In conclusion, our findings establish strong links between social network community membership and the sharing of commensal E. coli in rhesus macaques. The population structure of E. coli in accordance with group membership favors an explanation of fecal-oral contact-based acquisition, most likely mediated via within-group social interactions among individuals within the same behavioral communities. Our findings have implications for both the management of captively housed animal social groups and the conservation of free-living groups and populations. Specifically, microbial sharing demonstrated by commensal E. coli may serve as a translational model for the acquisition and transmission of more severe, fecal-oral pathogens that are epidemiologically similar (including enteric bacteria such as pathogenic E. coli O157:H7, Shigella spp., Cryptosporidium spp, some helminthes, etc.: VanderWaal et al., 2014a; VanderWaal & Ezenwa, 2016). Thus they allow for assessments of potential transmission pathways through animal groups without waiting for a clinical epidemic, or making post hoc conclusions about its transmission patterns after an epidemic has occurred. They also encourage epidemiological assessments to focus on multiple social or organizational scales, e.g., individual superspreaders, frequently interacting dyads, communities of preferred social partners that are likely to “trap” infectious agents, before designing targeted disease-control strategies like vaccination to check the flow of epidemics.

Supplemental Information

Plots of the Newman’s eigenvector-based modularity of the grooming, huddling, and aggression network measures against % sampling effort for all three groups

Data-points represent mean values computed from 1,000 networks (100 under each category of % sampling effort) permuted from each natural dataset, and error bars the standard deviations. Data-points at 100% sampling effort represent the modularity of the original network.

DOI: 10.7717/peerj.4271/supp-1

Definitions of social network measures computed for each group to establish adequacy in network sampling effort, using both the original data and from bootstrapped datasets of reduced degrees of sampling effort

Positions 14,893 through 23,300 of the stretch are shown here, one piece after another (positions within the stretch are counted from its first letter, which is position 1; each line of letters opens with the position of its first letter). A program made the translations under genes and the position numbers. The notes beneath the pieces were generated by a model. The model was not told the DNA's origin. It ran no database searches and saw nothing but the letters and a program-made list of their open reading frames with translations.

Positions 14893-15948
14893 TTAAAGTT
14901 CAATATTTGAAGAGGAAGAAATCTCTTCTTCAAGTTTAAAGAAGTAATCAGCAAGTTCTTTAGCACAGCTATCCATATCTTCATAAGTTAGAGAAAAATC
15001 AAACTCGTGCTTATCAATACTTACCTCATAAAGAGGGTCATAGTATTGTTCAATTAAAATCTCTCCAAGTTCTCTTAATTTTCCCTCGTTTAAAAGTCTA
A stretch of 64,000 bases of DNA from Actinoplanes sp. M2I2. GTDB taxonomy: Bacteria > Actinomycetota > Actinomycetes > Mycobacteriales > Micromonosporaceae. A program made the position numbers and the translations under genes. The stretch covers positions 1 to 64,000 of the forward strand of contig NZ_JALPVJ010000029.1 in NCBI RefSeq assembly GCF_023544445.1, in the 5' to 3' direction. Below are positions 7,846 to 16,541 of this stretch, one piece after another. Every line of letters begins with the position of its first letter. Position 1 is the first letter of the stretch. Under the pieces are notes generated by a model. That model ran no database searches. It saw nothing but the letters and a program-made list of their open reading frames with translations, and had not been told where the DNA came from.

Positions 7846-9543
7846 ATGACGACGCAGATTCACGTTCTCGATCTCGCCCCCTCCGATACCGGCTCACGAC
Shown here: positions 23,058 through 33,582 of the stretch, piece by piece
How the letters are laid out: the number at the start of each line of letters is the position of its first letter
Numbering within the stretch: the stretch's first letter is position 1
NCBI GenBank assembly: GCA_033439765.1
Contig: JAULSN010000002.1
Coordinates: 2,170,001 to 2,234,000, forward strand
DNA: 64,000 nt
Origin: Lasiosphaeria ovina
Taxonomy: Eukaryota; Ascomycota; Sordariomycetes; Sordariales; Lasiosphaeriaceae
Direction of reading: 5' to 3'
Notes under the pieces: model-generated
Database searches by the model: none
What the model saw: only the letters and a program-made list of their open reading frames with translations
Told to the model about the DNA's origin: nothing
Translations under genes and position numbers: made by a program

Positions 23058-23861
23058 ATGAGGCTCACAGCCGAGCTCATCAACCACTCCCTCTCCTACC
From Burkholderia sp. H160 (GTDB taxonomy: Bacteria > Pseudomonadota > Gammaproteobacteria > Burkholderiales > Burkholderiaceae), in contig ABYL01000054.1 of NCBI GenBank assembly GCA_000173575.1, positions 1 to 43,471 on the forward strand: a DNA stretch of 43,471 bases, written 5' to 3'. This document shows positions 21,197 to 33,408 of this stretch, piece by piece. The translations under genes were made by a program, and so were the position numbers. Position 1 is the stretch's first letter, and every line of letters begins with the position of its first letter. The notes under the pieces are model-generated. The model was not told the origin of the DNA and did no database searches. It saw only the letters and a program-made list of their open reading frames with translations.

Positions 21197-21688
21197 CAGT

DOI: 10.7717/peerj.4271/supp-2

Dataset containing values of Newman’s modularity calculated for 1,000 permutations (100 iterations within each of 10%-100% sampling effort from the original dataset) of each behavioral network for each group

DOI: 10.7717/peerj.4271/supp-3

Bipartite matrix containing information on the bacterial DNA fingerprint profiles of macaques

Row labels represent each individual macaque (243 in total), and column labels represent each of 66 band positions identified and optimized using automated analytical parameters to fit the dataset. Cells indicate either a presence (1) or absence (0) of a band for each individual in each band position.

DOI: 10.7717/peerj.4271/supp-4

Multivariate MR-QAP regression models examining the effects of dyadic social behavioral interactions on the % genetic similarity of E. coli

DOI: 10.7717/peerj.4271/supp-5

Information on gel Images

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Image 1—Group I E. coli Isolates

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Image 2—Group I E. coli Isolates

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Image 3—Group I E. coli Isolates

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Image 4—Group I E. coli Isolates

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Image 5—Group I E. coli Isolates

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Image 6—Group I E. coli Isolates

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Group I grooming matrix

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Group I huddling matrix

DOI: 10.7717/peerj.4271/supp-14

Group I aggression matrix

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Group I E. coli similarity matrix

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Group II grooming matrix

DOI: 10.7717/peerj.4271/supp-17

Group II huddling matrix

DOI: 10.7717/peerj.4271/supp-18

Group II aggression matrix

DOI: 10.7717/peerj.4271/supp-19

Group II E. coli similarity matrix

DOI: 10.7717/peerj.4271/supp-20

Group II grooming matrix

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Group III huddling matrix

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Group III aggression matrix

DOI: 10.7717/peerj.4271/supp-23

Group III E. coli similarity matrix

DOI: 10.7717/peerj.4271/supp-24